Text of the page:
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Putting pot under the microscope

The attorney general should heed calls to end the DEA's obstruction of serious research into the medicinal value of marijuana.

March 10, 2009

At the heart of the debate about marijuana's medicinal value is a dearth of academic research into its therapeutic properties. For 40 years, the federal government has frustrated such study by restricting cultivation of marijuana for research to a single source, the University of Mississippi. Most recently, the Bush administration denied the application of a well-regarded botanist at the University of Massachusetts to establish another cultivation facility, despite a ruling by an administrative law judge determining that it should go forward.

For eight years, professor Lyle Craker has struggled to obtain a license from the Drug Enforcement Administration to grow research-grade cannabis. His proposal is to supply marijuana to DEA-approved researchers who have undergone a rigorous review and approval process by the U.S. Public Health Service, and whose protocols have been approved by the Food and Drug Administration. The DEA, however, has behaved as if this serious scientist wants to start a backyard plot for campus parties.

In February 2007, after nine days of testimony from expert witnesses and administration officials, light broke through the DEA's bureaucratic murk: Administrative Law Judge Mary Ellen Bittner issued an 87-page opinion saying that the supply of marijuana from the University of Mississippi is insufficient in quality and quantity and that Craker's project should go forward. In a case study of governmental intransigence, the DEA dithered for two years. Then, a few days before the Obama administration took power, acting Administrator Michele Leonhart issued a final order denying Craker's application.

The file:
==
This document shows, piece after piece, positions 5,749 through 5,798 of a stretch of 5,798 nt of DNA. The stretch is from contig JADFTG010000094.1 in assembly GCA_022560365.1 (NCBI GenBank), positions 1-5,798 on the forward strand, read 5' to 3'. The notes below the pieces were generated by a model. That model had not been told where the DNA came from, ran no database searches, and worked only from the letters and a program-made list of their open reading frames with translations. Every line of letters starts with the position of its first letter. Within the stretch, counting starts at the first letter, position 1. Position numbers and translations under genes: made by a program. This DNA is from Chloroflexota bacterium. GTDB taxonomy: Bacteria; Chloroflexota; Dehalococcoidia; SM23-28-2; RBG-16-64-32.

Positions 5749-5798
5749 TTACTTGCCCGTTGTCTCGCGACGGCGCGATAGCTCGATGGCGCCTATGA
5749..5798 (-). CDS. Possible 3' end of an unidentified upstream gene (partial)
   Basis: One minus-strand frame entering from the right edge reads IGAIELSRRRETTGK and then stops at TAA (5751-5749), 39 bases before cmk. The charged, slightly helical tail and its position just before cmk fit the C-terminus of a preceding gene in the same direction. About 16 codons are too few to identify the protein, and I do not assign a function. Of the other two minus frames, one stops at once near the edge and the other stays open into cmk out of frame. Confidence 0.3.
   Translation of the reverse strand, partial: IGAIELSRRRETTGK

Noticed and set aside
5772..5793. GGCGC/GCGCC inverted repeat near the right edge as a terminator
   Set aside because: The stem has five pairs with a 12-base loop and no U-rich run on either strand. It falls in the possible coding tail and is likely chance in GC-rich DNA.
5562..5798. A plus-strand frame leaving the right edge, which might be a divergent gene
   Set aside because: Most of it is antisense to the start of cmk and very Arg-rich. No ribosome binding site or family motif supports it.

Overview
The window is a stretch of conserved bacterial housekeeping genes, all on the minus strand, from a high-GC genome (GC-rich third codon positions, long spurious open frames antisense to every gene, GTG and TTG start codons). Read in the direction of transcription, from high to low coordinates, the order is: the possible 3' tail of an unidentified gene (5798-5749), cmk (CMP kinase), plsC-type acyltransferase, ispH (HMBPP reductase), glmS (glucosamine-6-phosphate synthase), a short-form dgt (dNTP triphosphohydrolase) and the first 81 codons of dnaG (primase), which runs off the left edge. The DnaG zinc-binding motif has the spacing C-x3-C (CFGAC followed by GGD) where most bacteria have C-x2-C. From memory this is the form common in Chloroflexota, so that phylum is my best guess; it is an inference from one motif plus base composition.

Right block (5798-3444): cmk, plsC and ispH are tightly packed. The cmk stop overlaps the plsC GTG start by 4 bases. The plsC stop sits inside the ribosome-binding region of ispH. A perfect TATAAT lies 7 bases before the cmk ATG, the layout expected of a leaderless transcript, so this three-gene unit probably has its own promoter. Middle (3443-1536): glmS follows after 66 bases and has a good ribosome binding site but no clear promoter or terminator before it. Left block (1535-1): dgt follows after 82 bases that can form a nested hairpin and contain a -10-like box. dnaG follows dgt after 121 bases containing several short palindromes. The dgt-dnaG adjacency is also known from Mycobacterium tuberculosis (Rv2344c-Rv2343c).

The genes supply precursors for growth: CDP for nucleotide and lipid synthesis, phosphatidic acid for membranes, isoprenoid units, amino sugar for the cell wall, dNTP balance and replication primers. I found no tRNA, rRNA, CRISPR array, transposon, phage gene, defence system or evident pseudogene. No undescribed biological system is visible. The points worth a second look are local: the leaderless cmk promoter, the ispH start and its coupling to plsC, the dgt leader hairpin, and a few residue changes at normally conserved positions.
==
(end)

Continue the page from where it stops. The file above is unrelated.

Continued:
Members of Congress have urged Atty. Gen. Eric H. Holder Jr. to amend or overrule the order, and he should do so. Then he should go further and change the culture of the agency. Instead of thwarting the advancement of science, the DEA should encourage cannabis research. As California and the U.S. government continue to debate the future of medical marijuana, what we need is a body of work on the drug's efficacy in treating a variety of illnesses and conditions. Instead, we have a collection of small studies and individual testimony. On Monday, President Obama signed a "scientific integrity presidential memorandum" and promised that his administration would base its public policies on science, not politics; the DEA is one of many federal agencies ready for enlightenment.

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